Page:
2. Journey through the supergraph


What actually happens when we add a new to Poetic Plates?

In this lesson, we will:

  • Trace the journey of a client request through the
  • Describe how the creates query plans to resolve GraphQL s across multiple s

In the beginning...

We started off from humble cooking beginnings: a small called recipes. Clients sent queries to the , which routed the queries to the recipes . Simple! Because we only had one subgraph, that subgraph's and the were essentially one and the same.

Now that we want to add another to the mix, what happens?

First, we'll need to publish that to . This will trigger a launch.

Note: If you've completed GraphOS: Safe API delivery, the next section will feel familiar!

The launch process

A launch represents the complete process of making updates to a graph.

When the gets a new schema, or an updated version of an existing subgraph schema, it starts to build the supergraph schema. The attempts to combine all of the schemas from its registered s into a single schema. This process is also known as composition.

If composition fails, we'll see an error in Studio, and the process stops there. No stress: we can use the error messages to fix the issue in our , and then try publishing the subgraph again.

If composition succeeds and there are no validation errors, the produces a schema. (In the next section, we'll find out how the uses this supergraph schema.)

The automatically sends the schema to an internal service within called Apollo Uplink. Uplink is a server that stores the latest supergraph schema for each graph. The fetches the latest schema from Uplink and uses this new schema to respond to client requests.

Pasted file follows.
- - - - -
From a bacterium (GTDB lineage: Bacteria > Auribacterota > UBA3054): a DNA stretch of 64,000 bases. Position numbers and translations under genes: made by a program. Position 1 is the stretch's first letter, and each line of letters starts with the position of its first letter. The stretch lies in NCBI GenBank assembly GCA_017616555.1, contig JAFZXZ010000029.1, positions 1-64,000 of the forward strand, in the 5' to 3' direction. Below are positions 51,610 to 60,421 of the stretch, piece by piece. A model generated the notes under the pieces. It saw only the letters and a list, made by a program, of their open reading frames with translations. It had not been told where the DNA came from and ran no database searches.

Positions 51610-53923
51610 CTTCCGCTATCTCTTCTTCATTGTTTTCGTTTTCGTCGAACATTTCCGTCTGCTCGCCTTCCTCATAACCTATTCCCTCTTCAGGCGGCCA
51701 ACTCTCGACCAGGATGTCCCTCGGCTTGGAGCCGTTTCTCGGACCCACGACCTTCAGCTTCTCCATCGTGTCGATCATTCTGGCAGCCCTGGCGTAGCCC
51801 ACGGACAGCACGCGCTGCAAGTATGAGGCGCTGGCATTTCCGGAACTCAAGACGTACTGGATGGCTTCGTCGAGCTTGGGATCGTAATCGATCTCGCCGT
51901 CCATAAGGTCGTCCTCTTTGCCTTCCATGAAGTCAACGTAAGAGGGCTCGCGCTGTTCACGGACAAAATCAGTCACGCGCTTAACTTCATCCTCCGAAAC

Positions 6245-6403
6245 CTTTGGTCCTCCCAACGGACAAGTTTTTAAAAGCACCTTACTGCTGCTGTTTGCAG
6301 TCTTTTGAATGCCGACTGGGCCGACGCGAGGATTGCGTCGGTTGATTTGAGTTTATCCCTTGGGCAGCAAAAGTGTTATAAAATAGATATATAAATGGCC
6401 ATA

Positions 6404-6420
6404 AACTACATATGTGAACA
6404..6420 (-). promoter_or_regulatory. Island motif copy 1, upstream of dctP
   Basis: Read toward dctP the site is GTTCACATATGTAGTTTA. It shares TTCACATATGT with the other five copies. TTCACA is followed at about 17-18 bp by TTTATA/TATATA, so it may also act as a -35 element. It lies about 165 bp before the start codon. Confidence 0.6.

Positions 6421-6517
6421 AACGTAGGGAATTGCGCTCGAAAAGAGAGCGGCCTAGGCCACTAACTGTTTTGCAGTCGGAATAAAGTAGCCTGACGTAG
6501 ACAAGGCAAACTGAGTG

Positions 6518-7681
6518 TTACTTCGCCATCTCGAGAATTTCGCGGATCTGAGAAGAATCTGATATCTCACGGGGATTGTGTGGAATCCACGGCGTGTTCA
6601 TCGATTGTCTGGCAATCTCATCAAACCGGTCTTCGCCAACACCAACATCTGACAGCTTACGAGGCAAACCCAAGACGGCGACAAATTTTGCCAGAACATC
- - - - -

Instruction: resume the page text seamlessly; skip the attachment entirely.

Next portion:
With that, the launch completes successfully!

Exciting stuff! Now, let's revisit the experience of sending s to the , this time within the context of having multiple s.

The journey of a GraphQL operation through the supergraph

Let's start at the beginning: from the client request.

Step 1: The client request

First, the client sends a GraphQL to the . The client has no clue which s belong to which s—or even that there are subgraphs at all!

Client sends a GraphQL operation to the router

Step 2: Building a query plan

The looks at the s in the and uses the supergraph schema to figure out which s are responsible for resolving each .

Router uses the supergraph schema

It uses this information to build a query plan, a list of smaller GraphQL s to execute on the s. The query plan also specifies the order in which the subgraph operations need to run.

Router builds a query plan

Step 3: Executing the query plan

Next, the carries out the query plan by sending the smaller GraphQL s to each of the s it needs data from.

Router sends operations to subgraphs

The s resolve the s the same way as any other GraphQL server: they use their s and s to retrieve and populate the requested data.

Subgraphs resolve data

Step 4: The subgraph responses

The s send back the requested data to the , and then the router combines all those responses into a single JSON object.

Subgraphs return data

Step 5: Sending data back to the client

Finally, the sends the JSON object back to the client.

Subgraphs return data

And that's the end of our 's journey!

The full journey of an operation through the supergraph, in one diagram

Key takeaways

  • The uses the to create a query plan for the incoming GraphQL . The query plan is a list of smaller operations the router can execute on different s to fully resolve the incoming operation.
  • The carries out the query plan by executing the list of s on the appropriate s.
  • The combines all the responses from the s into a single JSON object, which it sends back to the client.

Up next

Let's see this process in action! In the next lesson, we'll add the kitchenware to our .


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